But, my Strength of Character so bright and fierce, paled a few words later. I shoved Dubliners aside very quickly after buying it off a railway station rack as a last minute, inspired remedy for a very boring journey. I decided that I’d rather fall into a gazeless, senseless stupor watching trees go by in an endlessly unchanging landscape than read about the non-lives of an unexpectedly wide range of numbingly insipid characters.

Literary pretensions or not, there are some things I will just not subject myself to. I’d rather accept that I am shallow, uncultured and utterly unliterary.

Two years passed by. In the interim I started blogging and realised a lot about my taste, style and appreciation of the written word. I also became acutely aware of how words can elude you with cruel disdain sometimes and make you beg like a blubbering bitch to be allowed that exact meaning you are trying to convey. However, even as I struggled, each time I came across a blogger with James Joyce on their list of favourites, I turned a complicatedly squirmish-dismissive-sheepish-arrogant blind eye to every J, A, M, E, S, J, O, Y, C and E on the list.

And then, fate struck with a slier backhand.

The one bit of relief I unwittingly grabbed minutes before rushing out of the house, on what has been the most torturous journey of my professional life, turned out to be, several thousand feet above terra firma, strapped in an economy seat, the same blue book. Dubliners.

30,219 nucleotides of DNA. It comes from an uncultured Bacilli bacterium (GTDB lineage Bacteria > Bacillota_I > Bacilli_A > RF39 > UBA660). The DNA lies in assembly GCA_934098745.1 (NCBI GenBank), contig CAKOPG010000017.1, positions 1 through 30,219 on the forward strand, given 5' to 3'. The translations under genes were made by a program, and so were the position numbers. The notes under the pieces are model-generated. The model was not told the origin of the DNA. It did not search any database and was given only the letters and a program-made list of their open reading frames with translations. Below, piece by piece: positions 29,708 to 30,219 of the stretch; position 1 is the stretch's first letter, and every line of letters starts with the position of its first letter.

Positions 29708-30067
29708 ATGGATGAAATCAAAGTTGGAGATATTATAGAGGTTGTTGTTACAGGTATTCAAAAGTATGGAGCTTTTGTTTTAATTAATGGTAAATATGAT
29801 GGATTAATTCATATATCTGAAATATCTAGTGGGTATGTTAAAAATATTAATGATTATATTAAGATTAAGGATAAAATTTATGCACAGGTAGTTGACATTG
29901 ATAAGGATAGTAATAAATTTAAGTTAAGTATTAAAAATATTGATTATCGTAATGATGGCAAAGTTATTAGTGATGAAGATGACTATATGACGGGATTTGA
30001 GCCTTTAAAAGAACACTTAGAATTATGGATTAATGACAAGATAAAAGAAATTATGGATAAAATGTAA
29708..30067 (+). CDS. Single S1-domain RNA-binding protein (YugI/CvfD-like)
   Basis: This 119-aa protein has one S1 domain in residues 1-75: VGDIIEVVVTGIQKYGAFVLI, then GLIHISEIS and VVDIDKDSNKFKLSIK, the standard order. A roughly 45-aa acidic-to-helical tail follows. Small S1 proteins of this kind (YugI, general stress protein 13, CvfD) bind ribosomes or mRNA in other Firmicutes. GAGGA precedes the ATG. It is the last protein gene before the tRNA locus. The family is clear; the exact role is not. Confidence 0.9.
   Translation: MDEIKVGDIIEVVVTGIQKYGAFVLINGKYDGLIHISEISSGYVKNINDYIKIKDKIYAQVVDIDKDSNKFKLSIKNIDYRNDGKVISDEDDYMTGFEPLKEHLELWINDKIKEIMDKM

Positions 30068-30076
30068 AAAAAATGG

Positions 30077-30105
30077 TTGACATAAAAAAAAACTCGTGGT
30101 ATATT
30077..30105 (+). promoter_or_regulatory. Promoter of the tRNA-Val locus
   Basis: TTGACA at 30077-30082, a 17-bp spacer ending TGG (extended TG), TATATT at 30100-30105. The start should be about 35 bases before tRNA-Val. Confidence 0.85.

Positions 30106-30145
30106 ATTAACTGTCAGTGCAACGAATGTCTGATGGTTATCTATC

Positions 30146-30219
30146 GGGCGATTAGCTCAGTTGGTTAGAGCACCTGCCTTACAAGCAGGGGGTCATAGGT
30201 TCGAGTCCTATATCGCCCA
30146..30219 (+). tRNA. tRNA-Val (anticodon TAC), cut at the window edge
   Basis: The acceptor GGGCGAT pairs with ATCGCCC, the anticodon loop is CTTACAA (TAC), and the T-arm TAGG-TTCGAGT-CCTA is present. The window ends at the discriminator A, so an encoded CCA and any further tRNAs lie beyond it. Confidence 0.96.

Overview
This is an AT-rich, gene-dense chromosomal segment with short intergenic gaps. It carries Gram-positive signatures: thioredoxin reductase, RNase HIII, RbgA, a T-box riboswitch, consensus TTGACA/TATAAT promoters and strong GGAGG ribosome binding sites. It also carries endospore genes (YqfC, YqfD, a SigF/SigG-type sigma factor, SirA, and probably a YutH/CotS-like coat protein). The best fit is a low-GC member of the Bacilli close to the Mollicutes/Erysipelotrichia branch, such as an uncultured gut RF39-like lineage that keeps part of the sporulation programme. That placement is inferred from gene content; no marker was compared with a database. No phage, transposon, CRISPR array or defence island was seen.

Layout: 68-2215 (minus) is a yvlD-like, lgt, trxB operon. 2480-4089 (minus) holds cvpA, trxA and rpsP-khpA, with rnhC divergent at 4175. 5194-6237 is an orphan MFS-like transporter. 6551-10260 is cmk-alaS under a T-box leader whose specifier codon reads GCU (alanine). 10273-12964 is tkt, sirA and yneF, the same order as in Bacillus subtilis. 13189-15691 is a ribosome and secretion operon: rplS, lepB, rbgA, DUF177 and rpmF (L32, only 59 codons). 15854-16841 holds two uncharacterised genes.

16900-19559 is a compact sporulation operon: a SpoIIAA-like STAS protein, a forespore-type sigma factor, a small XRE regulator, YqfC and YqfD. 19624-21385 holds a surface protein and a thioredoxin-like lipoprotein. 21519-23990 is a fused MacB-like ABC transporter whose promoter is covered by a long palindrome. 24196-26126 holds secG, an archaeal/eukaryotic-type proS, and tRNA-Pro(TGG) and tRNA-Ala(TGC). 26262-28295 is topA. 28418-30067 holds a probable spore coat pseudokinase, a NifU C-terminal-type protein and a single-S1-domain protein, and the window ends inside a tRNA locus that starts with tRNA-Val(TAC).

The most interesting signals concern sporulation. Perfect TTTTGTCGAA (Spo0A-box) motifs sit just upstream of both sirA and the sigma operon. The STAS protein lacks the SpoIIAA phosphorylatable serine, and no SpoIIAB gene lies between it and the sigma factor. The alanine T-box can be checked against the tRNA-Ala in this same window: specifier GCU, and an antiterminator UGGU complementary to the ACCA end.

I read rather carefully this time. Gratefully even, for the distraction.

And it struck me like the thunderous thighs of a rampaging elephant, that had James been a blogger, he’d truly have made me joyous. I’d have pledged my undying allegiance to his daily/ weekly/ monthly outpourings on blog. I’d have pronounced him King of all thinking bloggers in the universe.

And, I’d have begged him to write a book.

He is that subtle and fine. And I must now go and rub my face in poo for being so unjustifiably, unthinkably, enormously, unbelievably, embarrassingly judgemental.

PS: I still haven’t the courage to attempt a reading of Ulysses. Yet.


houseband00 said...

I also get intimidated (scared, really) by reading the classics, H. Mainly, it's the language they used. The oldest (outside school) I've read is Hesse.

The reclusive J.D. Salinger though would be my favorite blogger. =)

B Ditty said...

Remind me I need to find summer reading material. Or at least material besides Harry Potter.